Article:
PTC’s FQ1: a mixed bag with lots of Creo love
Investors were underwhelmed at PTC’s fiscal first quarter 2019 earnings news, since the company said its bookings were at the lower end of its guidance, leading to weaker FQ2 revenue guidance. I’m a glass half-full type of person and prefer to look at the fact that PTC beat its revenue and profit estimates for FQ1 due to strong performance in Asia, which had recently been a problem area.
But why, I hear you asking, do bookings matter? Bookings are the commitments customers make today to buying in the future — and in that future, bookings turn into revenue. That’s important, since many investors look at bookings to judge the health of the business as PTC completes its transition from perpetual licenses to subscriptions. PTC said that the bookings miss is due to nine deals, totaling $20 million, that slipped out of FQ1, in part due to poor sales execution. On the upside, PTC kept its guidance for the fiscal year unchanged, meaning that it expects most of those deals to close. Sometime. On the upside, PTC kept its guidance for the fiscal year unchanged, meaning that it expects those deals to close. Sometime.
Think the US government shutdown doesn’t have consequences? CEO Jim Heppelmann said that part of the bookings miss was directly related to it: “The 9 large deals pushed out of Q1 include … around $2 million in U.S. government deals that slipped because of the government shutdown that began on December 22nd — simply because there was nobody there to process the deals.” Nobody there. What a sad statement. We’ll have to watch for similar effects from the rest of our PLMish universe.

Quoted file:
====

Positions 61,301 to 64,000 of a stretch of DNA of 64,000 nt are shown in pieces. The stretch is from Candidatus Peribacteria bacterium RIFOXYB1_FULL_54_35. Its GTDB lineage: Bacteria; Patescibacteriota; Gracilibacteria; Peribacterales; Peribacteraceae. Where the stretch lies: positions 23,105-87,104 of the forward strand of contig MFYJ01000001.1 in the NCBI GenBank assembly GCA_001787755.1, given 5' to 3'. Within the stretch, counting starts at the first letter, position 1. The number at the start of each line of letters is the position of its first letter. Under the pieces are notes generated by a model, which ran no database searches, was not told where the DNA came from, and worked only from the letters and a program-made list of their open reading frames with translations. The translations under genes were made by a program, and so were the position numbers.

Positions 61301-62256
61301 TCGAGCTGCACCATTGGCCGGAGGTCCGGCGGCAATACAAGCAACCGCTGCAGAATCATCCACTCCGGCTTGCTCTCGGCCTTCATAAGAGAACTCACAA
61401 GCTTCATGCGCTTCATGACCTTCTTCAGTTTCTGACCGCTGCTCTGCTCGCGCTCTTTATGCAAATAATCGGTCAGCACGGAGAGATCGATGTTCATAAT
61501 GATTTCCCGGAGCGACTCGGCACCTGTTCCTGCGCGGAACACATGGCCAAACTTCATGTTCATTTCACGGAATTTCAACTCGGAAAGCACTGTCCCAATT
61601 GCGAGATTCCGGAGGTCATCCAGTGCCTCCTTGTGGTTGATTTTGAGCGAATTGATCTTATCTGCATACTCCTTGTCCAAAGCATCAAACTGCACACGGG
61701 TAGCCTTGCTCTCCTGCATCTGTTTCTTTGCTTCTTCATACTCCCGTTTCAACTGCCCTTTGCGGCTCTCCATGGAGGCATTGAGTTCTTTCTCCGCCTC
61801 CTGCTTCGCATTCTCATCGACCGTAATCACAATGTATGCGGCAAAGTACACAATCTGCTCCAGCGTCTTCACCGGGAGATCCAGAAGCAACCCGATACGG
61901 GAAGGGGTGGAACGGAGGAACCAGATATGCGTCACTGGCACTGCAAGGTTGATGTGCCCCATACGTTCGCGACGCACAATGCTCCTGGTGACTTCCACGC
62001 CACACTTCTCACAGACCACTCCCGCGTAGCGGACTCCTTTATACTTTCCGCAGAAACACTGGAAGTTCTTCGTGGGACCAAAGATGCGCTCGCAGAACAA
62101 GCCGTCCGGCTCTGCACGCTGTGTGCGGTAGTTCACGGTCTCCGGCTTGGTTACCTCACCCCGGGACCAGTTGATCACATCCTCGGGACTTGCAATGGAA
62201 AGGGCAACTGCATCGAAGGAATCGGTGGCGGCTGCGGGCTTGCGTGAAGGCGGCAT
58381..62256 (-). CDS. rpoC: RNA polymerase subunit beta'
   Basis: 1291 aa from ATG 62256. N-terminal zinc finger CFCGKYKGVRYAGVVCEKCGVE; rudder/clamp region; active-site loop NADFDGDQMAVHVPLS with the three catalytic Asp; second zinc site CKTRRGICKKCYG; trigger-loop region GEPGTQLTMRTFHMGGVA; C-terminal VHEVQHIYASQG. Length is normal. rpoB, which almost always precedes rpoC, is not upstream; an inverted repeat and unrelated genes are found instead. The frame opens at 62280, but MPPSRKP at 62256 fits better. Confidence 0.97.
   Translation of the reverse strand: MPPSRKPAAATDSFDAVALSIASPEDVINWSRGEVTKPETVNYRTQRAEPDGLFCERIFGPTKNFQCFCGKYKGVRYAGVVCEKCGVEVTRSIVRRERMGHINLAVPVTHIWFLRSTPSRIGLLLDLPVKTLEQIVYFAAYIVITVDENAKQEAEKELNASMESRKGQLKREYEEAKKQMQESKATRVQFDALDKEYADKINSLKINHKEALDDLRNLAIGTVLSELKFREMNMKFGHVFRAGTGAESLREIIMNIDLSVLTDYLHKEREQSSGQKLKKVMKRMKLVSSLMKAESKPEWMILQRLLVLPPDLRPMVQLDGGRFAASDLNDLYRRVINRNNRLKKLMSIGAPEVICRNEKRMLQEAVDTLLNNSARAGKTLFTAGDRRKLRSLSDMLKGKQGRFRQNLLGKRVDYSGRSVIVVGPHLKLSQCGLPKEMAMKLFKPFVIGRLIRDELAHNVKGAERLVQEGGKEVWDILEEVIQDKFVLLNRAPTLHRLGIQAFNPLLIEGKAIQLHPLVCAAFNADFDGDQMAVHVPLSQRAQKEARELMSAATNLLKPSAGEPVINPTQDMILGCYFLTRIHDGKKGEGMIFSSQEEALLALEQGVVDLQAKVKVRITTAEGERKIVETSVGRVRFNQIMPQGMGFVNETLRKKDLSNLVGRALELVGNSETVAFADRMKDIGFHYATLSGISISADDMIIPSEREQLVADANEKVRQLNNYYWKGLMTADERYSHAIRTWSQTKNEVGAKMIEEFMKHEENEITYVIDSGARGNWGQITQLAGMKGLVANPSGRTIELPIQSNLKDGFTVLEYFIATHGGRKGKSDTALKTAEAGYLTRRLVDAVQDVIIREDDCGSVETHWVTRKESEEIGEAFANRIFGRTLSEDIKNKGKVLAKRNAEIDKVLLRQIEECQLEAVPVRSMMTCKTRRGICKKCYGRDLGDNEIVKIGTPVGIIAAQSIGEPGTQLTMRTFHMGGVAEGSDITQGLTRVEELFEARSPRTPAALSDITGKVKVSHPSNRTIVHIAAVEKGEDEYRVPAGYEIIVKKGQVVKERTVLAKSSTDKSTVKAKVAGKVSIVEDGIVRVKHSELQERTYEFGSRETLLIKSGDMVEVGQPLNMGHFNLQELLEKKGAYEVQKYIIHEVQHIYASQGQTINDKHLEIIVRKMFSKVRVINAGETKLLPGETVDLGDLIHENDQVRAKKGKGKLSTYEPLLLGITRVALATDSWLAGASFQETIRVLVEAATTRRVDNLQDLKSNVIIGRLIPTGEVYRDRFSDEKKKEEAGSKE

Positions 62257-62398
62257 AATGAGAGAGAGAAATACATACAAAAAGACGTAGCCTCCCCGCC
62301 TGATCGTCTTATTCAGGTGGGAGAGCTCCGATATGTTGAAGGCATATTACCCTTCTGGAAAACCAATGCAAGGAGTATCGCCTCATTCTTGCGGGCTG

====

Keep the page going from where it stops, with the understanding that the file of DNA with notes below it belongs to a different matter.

- PTC reported many GAAP and non-GAAP figures because it’s adopting accounting rules that allow it to recognize subscriptions more in line with how costs accrue in relation to that revenue. Depending on which method, total revenue was either $335 million or $339 million. We’re going to use ASC 605 because that’s comparable to prior years. So:
- Total non-GAAP (ASC 605) revenue was up 10% to $339 million
- Subscription revenue was $148 million, up 47%
- Maintenance revenue was $109 million, down 17% as the company shifts users to subscriptions
- Perpetual license revenue was up 23% to $42 million on what the company said was “higher than expected last time perpetual license purchases in Asia”
- Total software revenue was $299 million, up 12% (up 15% in constant currencies, cc)
- Professional services revenue was $39 million, down 5%
- License and subscription bookings were $101 million, more or less flat compared to a year ago on a cc basis
- By sales channel, Mr. Heppelman said that the indirect channel and direct deals below $1 million, grew in the mid-teens year over year, which he “view[s] as a positive sign”
- Recall that PTC now offers Solutions Software and IoT categories for its product revenue discussion